Theseus Sailing the Peruvian Mantaro

Figure 1: Laya [andean Priest] Zósimo Tapara Jurado, performing a ceremony in the mountain of Huaytapallana, prior to the Coronavirus pandemic. Photo: Joaquín Molina (author).

The Mantaro Valley, crossed by a great homonymous river and located in the central highlands of Peru, has historically been characterized as a unique place in the development of the Andean history due to the symmetrical negotiations that the predominant culture of the area, the Wanka, have maintained first with the Spanish Conquistadores against the Incanato and later on during the colonial period. The anthropologist José María Arguedas has described the region as a place where “se ha realizado el proceso de transculturación más vasto y profundo de la población india en el Perú” ([1953] 2012: 27).

My doctoral research studies the main transcultural processes in the Mantaro region and clearly differentiates it from other “Contact Zones” in Peru, based on both archival documentation and interviews conducted in the field. Special attention is paid to the particularities of its agro-festive cycle and the reciprocal relationships that still underlie its rituals and fiestas. However, due to the current Coronavirus pandemic, my planned fieldwork in the area had to be postponed and modified. Because of this unexpected situation I had to reassess the traditional ethnographic methods foreseen in my original project. Also, I had to challenge the deep changes that the rites and celebrations, which are essential to the Wanka identity, have experienced in the last months… Have my research, my ethnographic methods and the culture in the region under study lost its essence and identity?


The Theseus Paradox

The so-called “Theseus paradox”, first recorded by Plutarch in his The Parallel Livesand later discussed by the philosophers Thomas Hobbes (in Kozakai 2005: 43) and David Hume (1969) is a contradiction that raises a question of identity – whether an object which has had all or part of its components replaced remains fundamentally the same object. In Plutarch’s words:

The ship on which Theseus sailed with the youths and returned in safety, the thirty-oared galley, was preserved by the Athenians down to the time of Demetrius Phalereus. They took away the old timbers from time to time, and put new and sound ones in their places, so that the vessel became a standing illustration for the philosophers in the mooted question of growth, some declaring that it remained the same, others that it was not the same vessel”.

(The Life of Theseus, 23: 1)

A similar type of paradox is currently being faced by anthropologists since the Coronavirus pandemic started. Due to the actual crisis, Ethnography has largely lost its laboratorium, because of the border closures, travel delays, sanitary measures and governments restrictions that make difficult to carry out anthropological research as we were used to, either locally or abroad. The trend has been to change tape recorders, cameras and notebooks, for distance interviews and phone calls, at best.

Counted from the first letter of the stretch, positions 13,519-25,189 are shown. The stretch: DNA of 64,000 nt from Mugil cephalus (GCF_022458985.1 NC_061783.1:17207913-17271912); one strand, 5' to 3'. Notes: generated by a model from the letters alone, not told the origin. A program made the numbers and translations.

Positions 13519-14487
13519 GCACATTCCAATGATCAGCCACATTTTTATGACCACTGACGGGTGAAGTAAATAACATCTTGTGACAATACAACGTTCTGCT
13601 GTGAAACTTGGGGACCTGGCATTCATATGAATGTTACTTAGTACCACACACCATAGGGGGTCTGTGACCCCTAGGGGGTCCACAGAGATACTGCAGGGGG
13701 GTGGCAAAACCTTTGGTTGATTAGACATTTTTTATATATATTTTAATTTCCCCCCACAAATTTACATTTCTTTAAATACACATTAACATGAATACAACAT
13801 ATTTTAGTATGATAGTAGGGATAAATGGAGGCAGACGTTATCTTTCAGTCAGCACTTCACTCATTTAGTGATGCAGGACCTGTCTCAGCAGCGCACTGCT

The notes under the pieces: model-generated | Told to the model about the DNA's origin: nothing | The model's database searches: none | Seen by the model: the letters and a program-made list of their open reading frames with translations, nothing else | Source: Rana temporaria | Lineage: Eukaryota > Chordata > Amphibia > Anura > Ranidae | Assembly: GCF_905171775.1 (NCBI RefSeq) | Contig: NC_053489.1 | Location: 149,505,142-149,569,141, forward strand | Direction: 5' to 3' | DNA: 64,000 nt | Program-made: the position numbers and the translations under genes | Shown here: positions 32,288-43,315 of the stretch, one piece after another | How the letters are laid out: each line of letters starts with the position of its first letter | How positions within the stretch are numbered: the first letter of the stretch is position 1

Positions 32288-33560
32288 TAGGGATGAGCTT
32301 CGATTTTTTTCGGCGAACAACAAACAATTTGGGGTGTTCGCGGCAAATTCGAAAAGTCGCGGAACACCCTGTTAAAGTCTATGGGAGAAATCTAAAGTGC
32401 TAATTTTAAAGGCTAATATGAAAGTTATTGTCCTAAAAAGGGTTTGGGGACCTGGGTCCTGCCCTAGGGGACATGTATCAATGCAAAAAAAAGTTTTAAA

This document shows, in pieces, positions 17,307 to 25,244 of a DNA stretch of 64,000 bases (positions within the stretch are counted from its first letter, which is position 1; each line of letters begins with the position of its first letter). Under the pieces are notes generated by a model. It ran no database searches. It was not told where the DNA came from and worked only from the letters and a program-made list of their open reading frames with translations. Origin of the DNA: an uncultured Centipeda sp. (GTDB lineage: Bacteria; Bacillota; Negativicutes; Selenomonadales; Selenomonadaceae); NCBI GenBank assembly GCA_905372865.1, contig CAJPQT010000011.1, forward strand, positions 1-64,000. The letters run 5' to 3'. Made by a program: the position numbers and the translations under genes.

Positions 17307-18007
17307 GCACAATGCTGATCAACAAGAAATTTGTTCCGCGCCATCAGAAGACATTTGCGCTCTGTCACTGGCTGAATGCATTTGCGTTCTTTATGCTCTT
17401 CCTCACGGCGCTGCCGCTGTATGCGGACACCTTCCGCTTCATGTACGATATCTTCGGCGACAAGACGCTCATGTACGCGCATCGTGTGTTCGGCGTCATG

In the particular case of my doctoral research in Peru’s highlands, I have been facing unforeseen challenges regarding new and adequate ways to continue with my fieldwork under these unexpected circumstances. In other words, I have been forced to “replace old wood with new wood” meaning that the traditional methods proposed at the beginning of my research, had to be changed for “remote” methods which largely rely on new media technologies. This situation has left me wondering whether I should abandon part of my ethnographic work for the sake of theorizing on the discipline, thus resigning to practical experience.>


Ethnographic and cultural changes

The anthropologist Juan Javier Rivera Andía has recently edited an anthology entitled Non-Humans in Amerindian South America. He introduces this work by defining ethnography as “the prime heuristic in anthropology” (2019: 30), and he also outlines the idea of giving back to anthropology “the loss of the discipline’s distinctive theoretical nerve”, clearly alluding to the of HAU: Journal of Ethnography Theory. But, how can we recover that distinctive theoretical nerve of anthropology, the ethnography, if the pandemic crisis makes it practically impossible?

In fact, it is not only the fieldwork of the anthropologist that has been affected by this global health crisis, but also -and much more relevant- it has been the impact on the normal development of the cultures involved in a variety of studies. My research has suffered considerably challenges since the lock-downs began in Peru, on March 15, 2020. In this scenario, ethnographic work had to switch to remote modes of conducting interviews and to online research for archival work in libraries. Fortunately, I can rely on the fieldwork I made before moved to Germany and started my doctoral studies at the University of Bonn. For now, the data obtained in the field that I have used in the early stages of my research has been sufficient, but this does not prevent the need to having to return to Peru in the near future, given the nature of my project that consists in observing rituals and celebrations in situ


Cancellation of the agro-festive calendar